Mancuso: Warns banks to be aware of their clients' activities.
Mario Mancuso, head of the US Bureau of Industry and Security (BIS), sent global bankers scurrying last month to check that they were doing no trade financing of dual-use or controlled technology being shipped by their clients to Iran. Mancuso told the banks they could face legal risks by violating US export controls by financing these prohibited transactions. “Dual-use” exports are items that have a legitimate use but that also can be used to maim and kill. There are thousands of such items.
“We have learned that there have been occasions in the past where US-controlled technology made its way to Iran and into Iraq, where it was used in IEDs [improvised explosive devices] against US and coalition forces,” said Mancuso, a combat veteran of the Iraq war. “We will do everything in our power to ensure that this never happens again,” he told a workshop at London’s Canary Wharf organized by the Export Compliance Training Institute and co-sponsored by the Institute of International Bankers.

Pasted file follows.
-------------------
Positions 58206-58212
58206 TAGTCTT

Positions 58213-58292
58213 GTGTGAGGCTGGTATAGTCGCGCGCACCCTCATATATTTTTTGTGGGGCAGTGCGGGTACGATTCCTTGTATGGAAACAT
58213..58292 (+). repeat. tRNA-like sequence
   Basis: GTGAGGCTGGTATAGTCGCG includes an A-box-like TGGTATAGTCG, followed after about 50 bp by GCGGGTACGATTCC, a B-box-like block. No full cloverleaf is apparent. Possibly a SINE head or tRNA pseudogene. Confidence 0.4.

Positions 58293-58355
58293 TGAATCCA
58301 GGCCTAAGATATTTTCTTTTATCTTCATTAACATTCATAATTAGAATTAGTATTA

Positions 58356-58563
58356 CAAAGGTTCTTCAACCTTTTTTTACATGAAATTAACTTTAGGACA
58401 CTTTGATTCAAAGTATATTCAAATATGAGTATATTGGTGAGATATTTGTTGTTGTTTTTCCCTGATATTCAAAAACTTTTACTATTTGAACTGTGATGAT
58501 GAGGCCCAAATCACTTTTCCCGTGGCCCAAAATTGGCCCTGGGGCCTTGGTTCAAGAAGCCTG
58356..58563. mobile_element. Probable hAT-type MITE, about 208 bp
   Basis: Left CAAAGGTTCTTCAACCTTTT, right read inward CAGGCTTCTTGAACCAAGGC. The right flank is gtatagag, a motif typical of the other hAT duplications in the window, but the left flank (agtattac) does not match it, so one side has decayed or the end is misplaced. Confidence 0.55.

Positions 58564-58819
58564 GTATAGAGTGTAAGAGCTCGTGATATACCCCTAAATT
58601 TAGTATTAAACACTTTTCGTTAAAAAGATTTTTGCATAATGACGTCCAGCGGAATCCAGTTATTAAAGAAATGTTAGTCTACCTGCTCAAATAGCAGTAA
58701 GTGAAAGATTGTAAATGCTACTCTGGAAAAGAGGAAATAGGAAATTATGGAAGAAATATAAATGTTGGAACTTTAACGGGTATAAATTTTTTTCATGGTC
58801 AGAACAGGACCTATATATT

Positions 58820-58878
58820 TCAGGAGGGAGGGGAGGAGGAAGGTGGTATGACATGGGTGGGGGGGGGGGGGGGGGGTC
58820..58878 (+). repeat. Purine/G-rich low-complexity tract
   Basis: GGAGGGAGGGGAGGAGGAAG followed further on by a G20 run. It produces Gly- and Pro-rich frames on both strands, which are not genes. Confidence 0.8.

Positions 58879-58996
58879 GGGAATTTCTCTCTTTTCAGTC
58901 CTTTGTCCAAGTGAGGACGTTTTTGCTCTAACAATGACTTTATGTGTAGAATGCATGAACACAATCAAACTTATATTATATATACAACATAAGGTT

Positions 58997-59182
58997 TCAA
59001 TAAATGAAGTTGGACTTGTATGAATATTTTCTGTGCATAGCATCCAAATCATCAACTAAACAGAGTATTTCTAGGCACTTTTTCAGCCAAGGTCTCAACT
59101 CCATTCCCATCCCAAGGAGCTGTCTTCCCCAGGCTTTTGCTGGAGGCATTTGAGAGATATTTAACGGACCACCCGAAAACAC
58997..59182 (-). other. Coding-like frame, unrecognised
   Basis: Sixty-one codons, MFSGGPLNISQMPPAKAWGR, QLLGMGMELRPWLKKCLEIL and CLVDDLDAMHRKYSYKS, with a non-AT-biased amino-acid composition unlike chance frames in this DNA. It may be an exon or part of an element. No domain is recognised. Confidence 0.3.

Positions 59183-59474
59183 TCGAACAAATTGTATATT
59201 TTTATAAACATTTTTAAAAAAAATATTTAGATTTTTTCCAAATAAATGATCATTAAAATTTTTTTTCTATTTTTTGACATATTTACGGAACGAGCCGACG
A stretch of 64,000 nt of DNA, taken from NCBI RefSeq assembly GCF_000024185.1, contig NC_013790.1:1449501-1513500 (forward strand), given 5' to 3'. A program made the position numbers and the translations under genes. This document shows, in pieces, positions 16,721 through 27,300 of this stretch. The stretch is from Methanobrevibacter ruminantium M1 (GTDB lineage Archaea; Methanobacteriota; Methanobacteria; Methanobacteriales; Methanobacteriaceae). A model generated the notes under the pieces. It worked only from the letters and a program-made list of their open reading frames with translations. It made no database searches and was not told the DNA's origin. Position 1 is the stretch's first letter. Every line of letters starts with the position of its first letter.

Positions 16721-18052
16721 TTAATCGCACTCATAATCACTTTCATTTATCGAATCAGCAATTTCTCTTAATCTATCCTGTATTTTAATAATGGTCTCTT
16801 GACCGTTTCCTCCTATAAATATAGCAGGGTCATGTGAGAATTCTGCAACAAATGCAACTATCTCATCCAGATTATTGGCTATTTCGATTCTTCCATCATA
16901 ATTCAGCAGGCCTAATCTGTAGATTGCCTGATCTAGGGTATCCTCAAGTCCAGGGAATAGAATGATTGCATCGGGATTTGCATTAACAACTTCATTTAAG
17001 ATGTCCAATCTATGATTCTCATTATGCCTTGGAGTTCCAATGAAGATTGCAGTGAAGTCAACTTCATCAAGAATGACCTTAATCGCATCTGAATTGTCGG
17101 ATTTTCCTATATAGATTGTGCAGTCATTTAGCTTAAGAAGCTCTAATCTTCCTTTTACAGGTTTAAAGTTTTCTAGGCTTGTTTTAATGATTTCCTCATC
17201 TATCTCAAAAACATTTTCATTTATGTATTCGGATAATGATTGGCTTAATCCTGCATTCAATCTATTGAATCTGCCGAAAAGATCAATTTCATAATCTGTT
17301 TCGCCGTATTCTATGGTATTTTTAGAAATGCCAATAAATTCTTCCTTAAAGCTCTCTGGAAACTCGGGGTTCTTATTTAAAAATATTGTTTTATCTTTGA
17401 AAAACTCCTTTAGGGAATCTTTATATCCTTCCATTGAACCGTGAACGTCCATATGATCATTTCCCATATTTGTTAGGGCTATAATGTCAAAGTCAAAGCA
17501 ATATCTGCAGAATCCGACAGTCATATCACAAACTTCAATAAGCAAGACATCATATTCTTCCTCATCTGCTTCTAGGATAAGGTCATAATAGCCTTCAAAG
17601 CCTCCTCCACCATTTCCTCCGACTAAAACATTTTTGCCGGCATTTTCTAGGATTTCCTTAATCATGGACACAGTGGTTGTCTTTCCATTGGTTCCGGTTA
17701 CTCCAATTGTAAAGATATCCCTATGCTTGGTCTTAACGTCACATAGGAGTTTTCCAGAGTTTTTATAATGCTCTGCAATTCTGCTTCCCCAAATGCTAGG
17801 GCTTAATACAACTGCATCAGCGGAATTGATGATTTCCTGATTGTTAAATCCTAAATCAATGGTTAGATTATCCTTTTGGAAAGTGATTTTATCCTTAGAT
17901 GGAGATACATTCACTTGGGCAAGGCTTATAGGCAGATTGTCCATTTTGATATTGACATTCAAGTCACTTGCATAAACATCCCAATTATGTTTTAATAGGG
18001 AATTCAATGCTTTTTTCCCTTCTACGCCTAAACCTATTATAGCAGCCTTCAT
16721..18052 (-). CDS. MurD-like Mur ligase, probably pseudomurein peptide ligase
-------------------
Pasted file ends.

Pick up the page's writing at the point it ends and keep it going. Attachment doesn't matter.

Globalization has made it more difficult for the BIS to do its job, Mancuso says, since foreign locations are increasingly used for commercial activities that threaten US national security. BIS special agents are unable to work directly with their foreign law-enforcement counterparts.
Mancuso’s warning to banks is the Bush administration’s latest effort to tighten financial restrictions on Iran. The US imposed sanctions against Iranian banks last year, but banks in Russia, China and the Middle East are still doing business with banks in Iran.